Lawsuit May Block NYC Taxi E-Hail Program

Posted February 27, 2013 in Government The Internet & The Law by

Woman talking on cell phone and hailing a yellow cab


Anyone who has lived in New York City has been initiated into the unfortunate but necessary ritual known as hailing a cab. I’ve seen fights break out over who flagged down a cab first.

Smartphone apps like Hailo, Uber, FlyWheel and Zabkab that let pedestrians map out and book a nearby cab with the tap of a finger aim to make the experience less of a hassle.

But a lawsuit threatens to put a stop to the apps.

In a complaint filed on Feb. 13, several groups challenge a one-year pilot program known as the “E-Hail Program” to test the apps. They argue that use of the apps by yellow cabs violates the rules that control cabbies in the Big Apple.

Those laws create a “bright line” separating yellow cabs from livery cabs and limo services.

Yellow cabs are not allowed to take prearranged rides and must stop for anyone curbside waving them down. With livery cabs, it’s just the opposite; they can only take fares that are called in and are forbidden from taking customers hailing them down on the street.

Several groups representing livery cabs, limos and black cars brought the lawsuit saying that the apps will illegally give their business away to yellow cabs. Paying a car to drive you to and fro is a $2.5 billion business, so livery cars are protecting their turf.

The lawsuit also claims that the apps will make it easier for yellow cabs to discriminate against passengers by race or destination by using the prearranged fare as an excuse for refusing to pick up a passenger.

Attorney Daniel Ackman headshot

Attorney Daniel Ackman

Cabs refusing to pick up riders is a big problem, said Daniel Ackman, an attorney and native New Yorker who has represented cab drivers.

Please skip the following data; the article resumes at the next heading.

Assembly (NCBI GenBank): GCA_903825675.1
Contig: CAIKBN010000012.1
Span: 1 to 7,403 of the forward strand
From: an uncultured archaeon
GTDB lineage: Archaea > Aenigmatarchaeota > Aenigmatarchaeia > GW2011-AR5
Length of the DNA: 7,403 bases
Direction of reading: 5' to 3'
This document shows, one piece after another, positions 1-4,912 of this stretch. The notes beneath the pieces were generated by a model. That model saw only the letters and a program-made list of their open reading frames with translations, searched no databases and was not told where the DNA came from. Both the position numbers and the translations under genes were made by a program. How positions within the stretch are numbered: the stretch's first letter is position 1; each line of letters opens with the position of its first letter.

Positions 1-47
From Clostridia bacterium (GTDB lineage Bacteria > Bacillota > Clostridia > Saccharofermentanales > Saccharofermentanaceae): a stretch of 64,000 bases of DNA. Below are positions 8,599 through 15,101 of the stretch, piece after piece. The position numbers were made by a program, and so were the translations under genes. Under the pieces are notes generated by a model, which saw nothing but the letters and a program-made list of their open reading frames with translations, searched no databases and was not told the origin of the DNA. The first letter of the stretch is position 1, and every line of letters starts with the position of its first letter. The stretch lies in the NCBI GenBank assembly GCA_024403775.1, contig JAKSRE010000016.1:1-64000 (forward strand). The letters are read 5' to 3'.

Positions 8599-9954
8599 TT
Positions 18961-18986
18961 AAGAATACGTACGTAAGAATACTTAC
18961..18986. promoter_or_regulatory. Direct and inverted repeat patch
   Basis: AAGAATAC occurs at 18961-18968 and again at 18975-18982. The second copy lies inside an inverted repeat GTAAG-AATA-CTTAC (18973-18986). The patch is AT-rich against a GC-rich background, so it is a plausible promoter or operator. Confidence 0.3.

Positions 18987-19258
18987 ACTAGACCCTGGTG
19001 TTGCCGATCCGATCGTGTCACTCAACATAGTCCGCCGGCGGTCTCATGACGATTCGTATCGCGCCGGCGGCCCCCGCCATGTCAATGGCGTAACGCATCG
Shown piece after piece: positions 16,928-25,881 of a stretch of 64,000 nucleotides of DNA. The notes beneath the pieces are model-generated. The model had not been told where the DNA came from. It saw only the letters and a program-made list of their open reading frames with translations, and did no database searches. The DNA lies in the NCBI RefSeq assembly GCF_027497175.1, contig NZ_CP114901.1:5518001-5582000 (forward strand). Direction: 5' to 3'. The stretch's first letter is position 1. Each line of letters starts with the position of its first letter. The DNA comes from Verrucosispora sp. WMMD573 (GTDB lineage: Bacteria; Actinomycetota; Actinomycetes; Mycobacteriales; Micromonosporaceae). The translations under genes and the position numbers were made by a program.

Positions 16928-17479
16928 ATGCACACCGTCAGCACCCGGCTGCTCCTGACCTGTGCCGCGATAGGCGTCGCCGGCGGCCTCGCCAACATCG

“A fundamental rule of being a yellow cab is you have to pick up the first person who hails you. You’re not allowed to pick and choose,” said Ackman.

The apps blur the line between a street-hail and a prearranged fare.

For example, if someone uses an app for a yellow cab that is 10 blocks away, the cab will presumably pass by other pedestrians with their hands up, he said.

On the other hand, a livery driver may appear to be picking up a street-hail in violation of the rules, when in fact the driver is responding to an e-hail, he added.

The lawsuit also accuses the E-Hail Program of discriminating against elderly pedestrians who are less likely to own smartphones.

“It is true that the elderly use smartphones less. So, yes, if more people are using apps, there will be fewer cabs for those hailing cabs in traditional ways,” said Ackman.

On February 28, the livery cab groups will ask a court to shut down the apps, arguing that besides being illegal, the apps encourage distracted driving by allowing cabbies to take fares by cell phone.

According to the lawsuit, New York City cabs are already involved in an average of 3,300 crashes a year, or about 10 per day.




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